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Margaret Elizabeth Scholl Hood was born on July 7, 1833, the only child of Daniel and Maria Susan Thomas Scholl. A lifelong resident of Frederick County, Margaret was raised and lived most of her life at Manchester Farm on New Design Road.

Her formal education began in a school operated by Hiram Winchester on North Market Street. She later attended Thorndale, a boarding school in Carroll County, Md. From 1847 to1849 she attended the Frederick Female Seminary as a boarding student, graduating in 1849 at age 16.

After graduation, she lived with her parents, helping with household affairs and farm activities, and carrying on an active social life with many friends. Although she had many suitors in her younger years, she did not marry until she was 40 years old, and only after both parents’ deaths in 1873. On October 21, 1873, she married James Mifflin Hood, a native of Baltimore who was a carriage maker by trade. Mr. Hood had moved to Frederick in the 1840s. He had three children by his first wife, Sarah Ann Boggs from Philadelphia, who died in 1869 at age 45. James and Margaret had no children.

Mr. Hood was regarded as one of the most enterprising and successful men in Frederick County. He owned a carriage-making firm, Hane and Hood, on South Market Street. He died at the City Hotel in Frederick in April 1894, following a long illness.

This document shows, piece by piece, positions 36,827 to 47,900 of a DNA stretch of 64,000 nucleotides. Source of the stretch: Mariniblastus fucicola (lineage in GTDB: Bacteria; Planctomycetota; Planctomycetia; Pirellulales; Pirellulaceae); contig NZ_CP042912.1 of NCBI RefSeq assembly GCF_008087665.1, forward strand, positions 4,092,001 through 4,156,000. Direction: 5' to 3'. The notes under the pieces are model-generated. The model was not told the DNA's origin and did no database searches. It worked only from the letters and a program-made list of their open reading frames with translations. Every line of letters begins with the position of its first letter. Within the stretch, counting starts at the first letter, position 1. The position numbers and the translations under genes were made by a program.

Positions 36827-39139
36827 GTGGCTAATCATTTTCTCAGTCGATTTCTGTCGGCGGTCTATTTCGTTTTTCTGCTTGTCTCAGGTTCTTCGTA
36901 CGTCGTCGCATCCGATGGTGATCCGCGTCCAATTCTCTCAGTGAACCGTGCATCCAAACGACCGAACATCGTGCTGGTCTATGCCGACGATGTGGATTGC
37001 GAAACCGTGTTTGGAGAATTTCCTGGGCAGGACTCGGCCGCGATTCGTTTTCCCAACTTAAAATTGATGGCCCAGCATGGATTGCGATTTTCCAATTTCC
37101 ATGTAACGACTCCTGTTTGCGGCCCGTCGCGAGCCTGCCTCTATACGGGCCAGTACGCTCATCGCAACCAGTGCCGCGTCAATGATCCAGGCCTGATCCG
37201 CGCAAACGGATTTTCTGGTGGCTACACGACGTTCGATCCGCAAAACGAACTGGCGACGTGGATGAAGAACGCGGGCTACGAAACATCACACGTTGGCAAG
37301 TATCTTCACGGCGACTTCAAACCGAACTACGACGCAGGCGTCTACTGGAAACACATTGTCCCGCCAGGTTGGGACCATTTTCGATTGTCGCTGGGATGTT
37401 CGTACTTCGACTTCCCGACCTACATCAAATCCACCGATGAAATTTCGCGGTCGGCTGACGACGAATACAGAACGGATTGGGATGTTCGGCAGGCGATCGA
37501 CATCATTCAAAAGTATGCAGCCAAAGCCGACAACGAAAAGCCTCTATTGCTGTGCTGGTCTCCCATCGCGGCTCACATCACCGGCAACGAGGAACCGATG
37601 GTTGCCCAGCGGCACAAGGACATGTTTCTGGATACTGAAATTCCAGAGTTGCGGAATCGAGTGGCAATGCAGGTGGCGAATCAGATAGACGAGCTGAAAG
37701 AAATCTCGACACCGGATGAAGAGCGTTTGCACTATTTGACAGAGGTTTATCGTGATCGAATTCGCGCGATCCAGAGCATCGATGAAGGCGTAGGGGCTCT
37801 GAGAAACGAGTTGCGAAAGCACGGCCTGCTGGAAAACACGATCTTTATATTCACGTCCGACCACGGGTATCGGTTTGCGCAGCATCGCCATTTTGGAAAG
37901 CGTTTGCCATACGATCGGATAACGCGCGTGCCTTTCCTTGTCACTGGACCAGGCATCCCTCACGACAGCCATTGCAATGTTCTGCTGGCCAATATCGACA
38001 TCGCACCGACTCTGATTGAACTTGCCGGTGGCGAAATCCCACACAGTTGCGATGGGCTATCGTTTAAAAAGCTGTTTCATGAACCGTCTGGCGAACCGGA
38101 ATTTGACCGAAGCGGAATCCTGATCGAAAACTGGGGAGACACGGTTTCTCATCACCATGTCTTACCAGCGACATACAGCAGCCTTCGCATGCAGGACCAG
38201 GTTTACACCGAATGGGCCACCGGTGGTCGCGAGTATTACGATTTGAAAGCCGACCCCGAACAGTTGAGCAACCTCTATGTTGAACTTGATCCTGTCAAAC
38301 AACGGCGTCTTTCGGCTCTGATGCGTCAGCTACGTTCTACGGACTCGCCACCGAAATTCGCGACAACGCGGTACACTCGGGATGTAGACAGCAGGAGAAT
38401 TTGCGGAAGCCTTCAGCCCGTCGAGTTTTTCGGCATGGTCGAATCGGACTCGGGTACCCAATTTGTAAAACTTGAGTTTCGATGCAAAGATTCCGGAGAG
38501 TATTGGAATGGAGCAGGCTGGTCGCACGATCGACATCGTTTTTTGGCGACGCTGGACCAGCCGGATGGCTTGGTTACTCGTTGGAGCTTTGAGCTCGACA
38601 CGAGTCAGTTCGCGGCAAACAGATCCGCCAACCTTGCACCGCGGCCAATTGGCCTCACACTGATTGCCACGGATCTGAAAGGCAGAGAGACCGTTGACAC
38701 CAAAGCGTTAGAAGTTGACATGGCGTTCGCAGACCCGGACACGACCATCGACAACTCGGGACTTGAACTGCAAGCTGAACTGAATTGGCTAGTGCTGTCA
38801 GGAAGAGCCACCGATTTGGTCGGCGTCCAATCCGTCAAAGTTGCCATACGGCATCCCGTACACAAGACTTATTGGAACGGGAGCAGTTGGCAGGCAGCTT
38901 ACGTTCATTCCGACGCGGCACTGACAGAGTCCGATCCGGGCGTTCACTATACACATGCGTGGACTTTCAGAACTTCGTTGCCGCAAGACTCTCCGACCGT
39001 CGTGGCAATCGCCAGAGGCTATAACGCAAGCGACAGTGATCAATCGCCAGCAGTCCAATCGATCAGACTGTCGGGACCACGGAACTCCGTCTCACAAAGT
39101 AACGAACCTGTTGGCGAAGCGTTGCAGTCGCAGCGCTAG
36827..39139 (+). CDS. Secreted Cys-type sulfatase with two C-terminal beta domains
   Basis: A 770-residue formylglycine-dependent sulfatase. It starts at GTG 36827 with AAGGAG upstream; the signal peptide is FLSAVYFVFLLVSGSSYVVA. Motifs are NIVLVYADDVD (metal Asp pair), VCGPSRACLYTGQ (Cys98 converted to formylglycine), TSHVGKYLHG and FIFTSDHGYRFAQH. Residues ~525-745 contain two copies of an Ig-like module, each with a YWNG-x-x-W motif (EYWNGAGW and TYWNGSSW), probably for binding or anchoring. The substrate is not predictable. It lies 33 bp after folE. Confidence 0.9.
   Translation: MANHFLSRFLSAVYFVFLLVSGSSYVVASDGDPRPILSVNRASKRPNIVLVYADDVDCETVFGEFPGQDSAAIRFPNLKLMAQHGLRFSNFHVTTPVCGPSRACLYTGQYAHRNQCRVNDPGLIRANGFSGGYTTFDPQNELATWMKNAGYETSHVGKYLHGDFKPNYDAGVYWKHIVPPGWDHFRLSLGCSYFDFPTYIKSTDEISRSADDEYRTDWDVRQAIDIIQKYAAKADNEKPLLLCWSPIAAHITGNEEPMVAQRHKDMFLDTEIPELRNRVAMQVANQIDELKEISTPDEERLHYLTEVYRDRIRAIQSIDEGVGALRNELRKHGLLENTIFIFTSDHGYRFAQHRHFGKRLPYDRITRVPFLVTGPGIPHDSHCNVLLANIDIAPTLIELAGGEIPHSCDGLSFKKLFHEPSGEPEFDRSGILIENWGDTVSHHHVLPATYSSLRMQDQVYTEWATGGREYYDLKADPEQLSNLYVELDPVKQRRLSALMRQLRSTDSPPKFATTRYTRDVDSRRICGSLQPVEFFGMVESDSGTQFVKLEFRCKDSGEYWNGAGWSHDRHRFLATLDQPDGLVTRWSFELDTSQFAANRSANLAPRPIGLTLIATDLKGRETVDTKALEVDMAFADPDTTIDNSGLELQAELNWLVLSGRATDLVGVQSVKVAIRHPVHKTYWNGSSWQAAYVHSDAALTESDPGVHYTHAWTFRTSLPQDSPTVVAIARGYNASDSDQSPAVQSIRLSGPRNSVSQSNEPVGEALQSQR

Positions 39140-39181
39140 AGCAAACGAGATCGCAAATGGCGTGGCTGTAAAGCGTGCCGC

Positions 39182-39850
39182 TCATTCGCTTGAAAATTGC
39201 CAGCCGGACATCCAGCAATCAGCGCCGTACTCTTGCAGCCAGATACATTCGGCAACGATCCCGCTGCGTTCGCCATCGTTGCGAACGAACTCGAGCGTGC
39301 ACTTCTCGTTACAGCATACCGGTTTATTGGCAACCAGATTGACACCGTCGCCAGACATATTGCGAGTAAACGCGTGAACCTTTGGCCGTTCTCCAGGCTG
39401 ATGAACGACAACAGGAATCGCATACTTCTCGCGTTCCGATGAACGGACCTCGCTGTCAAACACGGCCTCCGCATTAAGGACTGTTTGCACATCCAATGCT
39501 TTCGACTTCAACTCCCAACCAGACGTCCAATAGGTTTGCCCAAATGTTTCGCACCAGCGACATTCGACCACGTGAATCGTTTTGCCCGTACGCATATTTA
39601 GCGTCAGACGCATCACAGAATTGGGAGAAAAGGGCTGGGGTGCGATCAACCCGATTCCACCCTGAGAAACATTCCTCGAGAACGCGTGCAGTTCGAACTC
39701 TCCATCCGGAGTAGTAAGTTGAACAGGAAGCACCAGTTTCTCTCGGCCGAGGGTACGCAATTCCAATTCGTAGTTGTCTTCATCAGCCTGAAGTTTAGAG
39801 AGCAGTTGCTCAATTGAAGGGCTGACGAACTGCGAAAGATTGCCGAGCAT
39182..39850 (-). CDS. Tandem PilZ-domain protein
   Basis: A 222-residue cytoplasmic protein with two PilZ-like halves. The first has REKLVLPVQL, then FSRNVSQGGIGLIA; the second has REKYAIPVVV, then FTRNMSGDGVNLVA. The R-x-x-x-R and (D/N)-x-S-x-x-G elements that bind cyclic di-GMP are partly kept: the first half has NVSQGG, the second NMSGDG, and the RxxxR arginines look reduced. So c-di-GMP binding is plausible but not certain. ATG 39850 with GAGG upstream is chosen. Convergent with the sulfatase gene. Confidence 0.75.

Interested in civic affairs, her church and education, Mrs. Hood was a charter member of several local organizations, including the Art Club, the Historical Society of Frederick County, Inc., the Home for the Aged, and the Ladies Auxiliary of the Home for the Feeble Minded in Owings Mills, Md. She was vice president and a member of the Executive Bard (and later named honorary president for life) of the Frederick City Hospital Association; a member of the Board of Managers of the Home for the Aged; president of the Mite Society; and a longstanding and devoted member of the Frederick Female Seminary Alumnae Club. In her will she gave land to the City of Frederick to be used to help her aunt, Mrs. C. Burr Artz, establish a public library.

A believer in responsible stewardship, she prided herself in being well-informed on all the activities of her church, now the Evangelical Reformed Church, United Church of Christ. The schools, colleges, theological seminaries, and orphan’s homes sponsored by her church, and the church’s home and foreign missionary operations were all objects of her philanthropy.

She was particularly generous in her support of Franklin and Marshall College (which has an observatory named after her father); Mercersburg Academy; the Boards of Home and Foreign Missions of the Reformed Church; Lancaster Theological Seminary; and the Woman’s College of Frederick, which now bears her name.

To help with the establishment of Hood College she gave initial funds ($25,000) to institute the College’s endowment and made provisions for the purchase of the land on which the College is now built. In her will she gave an additional $30,000, which was the impetus for President Joseph Henry Apple to begin building Shriner Hall and Alumnae Hall. On October 31, 1912, a ceremony was held to announce the renaming of the College to Hood College in recognition of her support and generosity.

Mrs. Hood was characterized by those who knew her as joyous, lively, generous-hearted, simple in her taste, thoughtful in the use of her wealth, interested in others, intelligent, discriminating in her philanthropy, proper, kind, sympathetic, a good friend and co-worker, cheerful, and earnest and zealous in her wish to support good works.

She died in Baltimore on January 13, 1913, and is buried with her husband and her parents in Frederick’s Mount Olivet Cemetery. Today, Hood College prospers as a testament to her constant faith and unwavering support.